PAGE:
Japan Cuts Forecasts as Abe Advisers Urge Coordinated Stimulusby , , and
Government is said to consider 10 trillion yen fiscal package
GDP estimate slashed to 0.9% from 1.7%, CPI to 0.4% from 1.2%
Japan cut its forecasts for growth and inflation as two key advisers to Prime Minister Shinzo Abe urged coordinated stimulus from the government and the central bank to support the ailing economy.
Current thinking in the government is for a fiscal package of about 10 trillion yen ($96 billion), according to people familiar with the discussions. Koichi Hamada and Etsuro Honda, who helped the prime minister shape his Abenomics policies, said in separate interviews on Wednesday that any fiscal injection should be done in concert with a boost in monetary policy from the Bank of Japan, which meets later this month.
Hamada played down the likelihood of Japan employing so-called “helicopter money,” warning this strategy would be a “very risky gamble” as history has shown the dangers of unstoppable inflation. Japanese stocks have rallied this week while the yen has weakened amid intense speculation about the size of the fiscal package and the possibility that the central bank could turn to unorthodox policies like helicopter money.
Honda said that the central bank should accelerate its already unprecedented government bond purchases rather than further reduce negative interest rates. He advocated action at the BOJ’s July 28-29 policy meeting and said options also include further purchases of exchange-traded funds and an expansion into regional government bonds. If the BOJ doesn’t act, the yen may strengthen, he added.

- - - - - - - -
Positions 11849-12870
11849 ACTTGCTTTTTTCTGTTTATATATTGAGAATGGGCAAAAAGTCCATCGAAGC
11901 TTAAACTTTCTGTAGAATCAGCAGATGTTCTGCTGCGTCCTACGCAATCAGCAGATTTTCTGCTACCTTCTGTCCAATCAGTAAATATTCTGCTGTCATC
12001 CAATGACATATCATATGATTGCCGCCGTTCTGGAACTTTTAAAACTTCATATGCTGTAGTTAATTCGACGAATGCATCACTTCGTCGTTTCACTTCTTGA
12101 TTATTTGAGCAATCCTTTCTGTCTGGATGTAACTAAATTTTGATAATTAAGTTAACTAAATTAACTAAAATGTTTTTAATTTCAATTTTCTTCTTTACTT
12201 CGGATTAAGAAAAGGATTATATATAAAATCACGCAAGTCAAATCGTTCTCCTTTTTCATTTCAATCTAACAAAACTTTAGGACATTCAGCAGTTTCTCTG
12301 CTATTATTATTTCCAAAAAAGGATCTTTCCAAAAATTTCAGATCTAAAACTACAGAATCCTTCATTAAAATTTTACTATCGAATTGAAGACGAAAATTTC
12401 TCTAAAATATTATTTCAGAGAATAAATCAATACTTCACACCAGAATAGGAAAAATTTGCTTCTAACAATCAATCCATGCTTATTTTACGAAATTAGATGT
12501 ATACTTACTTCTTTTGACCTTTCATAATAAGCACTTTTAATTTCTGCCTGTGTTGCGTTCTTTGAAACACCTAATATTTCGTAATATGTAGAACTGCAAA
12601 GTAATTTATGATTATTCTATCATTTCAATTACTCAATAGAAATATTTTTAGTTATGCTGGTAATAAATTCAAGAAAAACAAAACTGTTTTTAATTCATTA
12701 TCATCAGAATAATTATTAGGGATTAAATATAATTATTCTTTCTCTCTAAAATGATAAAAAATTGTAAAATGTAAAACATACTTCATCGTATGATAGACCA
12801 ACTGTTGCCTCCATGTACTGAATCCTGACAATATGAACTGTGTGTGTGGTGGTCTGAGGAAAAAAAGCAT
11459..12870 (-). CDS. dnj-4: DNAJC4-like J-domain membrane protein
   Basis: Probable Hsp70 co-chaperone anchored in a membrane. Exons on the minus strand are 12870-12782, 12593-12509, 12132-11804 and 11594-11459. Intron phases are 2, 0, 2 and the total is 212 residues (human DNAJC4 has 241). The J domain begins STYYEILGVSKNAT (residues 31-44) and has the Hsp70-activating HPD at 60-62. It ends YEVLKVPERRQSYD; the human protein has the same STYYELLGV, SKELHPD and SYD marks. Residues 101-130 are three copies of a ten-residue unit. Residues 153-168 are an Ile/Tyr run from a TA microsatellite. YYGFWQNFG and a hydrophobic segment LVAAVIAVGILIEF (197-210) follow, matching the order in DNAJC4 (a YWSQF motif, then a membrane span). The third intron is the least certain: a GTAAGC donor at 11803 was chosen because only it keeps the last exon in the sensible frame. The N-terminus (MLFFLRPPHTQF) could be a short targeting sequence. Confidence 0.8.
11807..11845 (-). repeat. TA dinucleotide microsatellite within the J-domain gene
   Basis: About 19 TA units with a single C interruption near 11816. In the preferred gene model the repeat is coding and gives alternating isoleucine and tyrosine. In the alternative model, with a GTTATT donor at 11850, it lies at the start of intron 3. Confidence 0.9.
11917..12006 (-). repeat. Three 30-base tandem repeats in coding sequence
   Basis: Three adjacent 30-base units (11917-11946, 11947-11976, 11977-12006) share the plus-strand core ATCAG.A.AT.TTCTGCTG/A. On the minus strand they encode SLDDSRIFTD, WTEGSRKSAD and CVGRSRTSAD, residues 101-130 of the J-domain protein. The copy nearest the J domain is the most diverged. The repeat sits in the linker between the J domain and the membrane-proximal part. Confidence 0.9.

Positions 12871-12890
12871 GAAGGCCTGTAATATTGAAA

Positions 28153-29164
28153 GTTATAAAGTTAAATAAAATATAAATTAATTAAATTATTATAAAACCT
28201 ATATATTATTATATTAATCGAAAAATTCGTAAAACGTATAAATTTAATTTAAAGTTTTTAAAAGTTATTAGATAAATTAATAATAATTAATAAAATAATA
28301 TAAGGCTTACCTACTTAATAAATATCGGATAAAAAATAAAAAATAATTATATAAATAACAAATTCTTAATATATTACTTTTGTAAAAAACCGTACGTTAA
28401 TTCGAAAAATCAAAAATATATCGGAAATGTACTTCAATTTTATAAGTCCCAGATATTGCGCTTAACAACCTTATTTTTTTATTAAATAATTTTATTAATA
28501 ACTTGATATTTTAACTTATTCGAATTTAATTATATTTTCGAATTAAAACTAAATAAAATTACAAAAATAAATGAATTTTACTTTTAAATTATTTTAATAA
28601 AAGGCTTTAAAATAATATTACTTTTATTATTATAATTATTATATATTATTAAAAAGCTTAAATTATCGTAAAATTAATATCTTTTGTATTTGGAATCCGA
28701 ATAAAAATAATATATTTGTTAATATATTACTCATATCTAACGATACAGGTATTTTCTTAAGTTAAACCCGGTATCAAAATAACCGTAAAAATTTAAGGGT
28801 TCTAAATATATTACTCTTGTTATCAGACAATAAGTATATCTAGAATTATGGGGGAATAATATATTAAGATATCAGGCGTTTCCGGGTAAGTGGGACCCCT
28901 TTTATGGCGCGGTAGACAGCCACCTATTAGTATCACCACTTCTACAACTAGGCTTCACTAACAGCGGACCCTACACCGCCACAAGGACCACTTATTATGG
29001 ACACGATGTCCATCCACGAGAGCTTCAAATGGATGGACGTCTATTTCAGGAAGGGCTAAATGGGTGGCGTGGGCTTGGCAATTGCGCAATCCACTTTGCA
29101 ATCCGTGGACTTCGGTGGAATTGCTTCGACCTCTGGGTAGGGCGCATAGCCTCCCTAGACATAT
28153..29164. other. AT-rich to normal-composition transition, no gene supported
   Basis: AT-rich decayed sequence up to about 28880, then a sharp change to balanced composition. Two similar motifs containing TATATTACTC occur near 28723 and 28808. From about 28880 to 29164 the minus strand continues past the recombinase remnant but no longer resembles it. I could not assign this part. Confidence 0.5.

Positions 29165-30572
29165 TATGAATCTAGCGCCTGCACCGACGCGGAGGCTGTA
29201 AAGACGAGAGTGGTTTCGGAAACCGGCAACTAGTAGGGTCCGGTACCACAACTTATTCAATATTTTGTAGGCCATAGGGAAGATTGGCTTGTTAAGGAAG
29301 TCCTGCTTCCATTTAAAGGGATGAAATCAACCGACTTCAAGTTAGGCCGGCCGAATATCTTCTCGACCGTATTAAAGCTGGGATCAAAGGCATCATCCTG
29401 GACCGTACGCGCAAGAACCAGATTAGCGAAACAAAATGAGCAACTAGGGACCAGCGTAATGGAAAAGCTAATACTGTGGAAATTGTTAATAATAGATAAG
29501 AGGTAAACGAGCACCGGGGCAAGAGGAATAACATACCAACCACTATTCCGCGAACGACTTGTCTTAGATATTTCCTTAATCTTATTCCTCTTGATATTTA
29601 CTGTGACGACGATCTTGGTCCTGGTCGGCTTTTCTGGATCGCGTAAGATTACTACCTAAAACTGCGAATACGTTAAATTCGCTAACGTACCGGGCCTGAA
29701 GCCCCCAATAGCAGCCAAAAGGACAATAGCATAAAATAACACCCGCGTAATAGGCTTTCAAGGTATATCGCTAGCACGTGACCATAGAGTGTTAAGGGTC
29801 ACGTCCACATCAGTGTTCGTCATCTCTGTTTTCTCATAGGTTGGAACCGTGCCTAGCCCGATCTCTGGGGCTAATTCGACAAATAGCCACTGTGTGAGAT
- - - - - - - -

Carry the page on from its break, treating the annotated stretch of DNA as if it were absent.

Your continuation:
The Sankei newspaper reported earlier that officials around Abe are considering helicopter money as a policy option. Chief Cabinet Secretary Yoshihide Suga told reporters later this is not the case.
Japan’s gross domestic product will expand by just 0.9 percent in the fiscal year that started in April, compared with a January estimate of 1.7 percent, the Cabinet Office said. The consumer price index will rise 0.4 percent, compared with an earlier projection of 1.2 percent, it said.
These latest figures come as the yen’s gains in 2016 have undermined exporters while demand at home remains weak, given stagnant wages and pessimism about the economic outlook.
Following an election over the weekend in which the ruling party and its coalition partner expanded their majority in parliament’s upper house, Abe has ordered his ministers to compile a fiscal spending package.
Abe, Hamada and other key government officials on Tuesday met former Federal Reserve chairman Ben S. Bernanke and discussed the Japanese economy. Abe told Bernanke he wants to speed up the nation’s exit from deflation, underscoring his commitment to implementing fresh economic stimulus. Hamada said there had been no discussion of helicopter money at the meeting.
Despite this week’s rally in stocks, Hamada said Japanese shares have been sold below their fundamental value. He said Japanese investors, not the central bank, have shown cowardice.
Hamada said that while he’s not sure what the BOJ will do at its next gathering, it doesn’t need to worry about volatile oil prices. Inflation excluding fresh food and oil has reached about 1 percent, he said.